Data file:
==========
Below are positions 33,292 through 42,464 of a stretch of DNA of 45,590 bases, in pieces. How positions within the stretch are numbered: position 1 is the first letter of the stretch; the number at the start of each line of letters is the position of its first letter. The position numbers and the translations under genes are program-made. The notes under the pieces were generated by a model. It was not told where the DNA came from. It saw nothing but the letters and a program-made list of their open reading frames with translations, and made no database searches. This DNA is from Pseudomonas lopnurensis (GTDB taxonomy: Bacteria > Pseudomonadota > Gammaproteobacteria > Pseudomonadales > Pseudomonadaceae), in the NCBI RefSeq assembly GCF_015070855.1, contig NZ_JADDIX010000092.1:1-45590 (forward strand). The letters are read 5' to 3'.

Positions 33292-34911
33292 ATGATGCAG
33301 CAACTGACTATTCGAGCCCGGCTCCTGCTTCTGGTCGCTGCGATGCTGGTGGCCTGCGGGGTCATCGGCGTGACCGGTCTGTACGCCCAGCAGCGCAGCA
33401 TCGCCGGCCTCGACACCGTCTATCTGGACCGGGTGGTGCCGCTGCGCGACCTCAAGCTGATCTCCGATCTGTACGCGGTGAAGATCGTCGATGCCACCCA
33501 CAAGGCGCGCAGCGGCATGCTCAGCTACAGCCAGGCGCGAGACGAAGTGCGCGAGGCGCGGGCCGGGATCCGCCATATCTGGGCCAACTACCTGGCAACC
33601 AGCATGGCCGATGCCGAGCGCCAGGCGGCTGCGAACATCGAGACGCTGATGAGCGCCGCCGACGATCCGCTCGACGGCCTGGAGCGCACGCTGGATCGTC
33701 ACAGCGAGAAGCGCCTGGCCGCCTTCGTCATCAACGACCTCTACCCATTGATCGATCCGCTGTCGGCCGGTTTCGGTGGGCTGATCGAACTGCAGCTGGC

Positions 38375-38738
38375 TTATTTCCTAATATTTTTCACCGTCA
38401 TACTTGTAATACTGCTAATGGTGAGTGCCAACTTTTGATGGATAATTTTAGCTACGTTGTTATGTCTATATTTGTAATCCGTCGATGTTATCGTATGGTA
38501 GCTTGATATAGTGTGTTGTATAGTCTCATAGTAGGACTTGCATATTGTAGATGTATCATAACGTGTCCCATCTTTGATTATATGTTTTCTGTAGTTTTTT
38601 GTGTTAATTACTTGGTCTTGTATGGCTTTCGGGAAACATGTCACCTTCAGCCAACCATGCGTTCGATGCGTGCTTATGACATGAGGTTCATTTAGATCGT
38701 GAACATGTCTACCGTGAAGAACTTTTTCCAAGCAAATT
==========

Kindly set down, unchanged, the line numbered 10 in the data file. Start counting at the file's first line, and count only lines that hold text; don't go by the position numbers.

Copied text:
38375 TTATTTCCTAATATTTTTCACCGTCA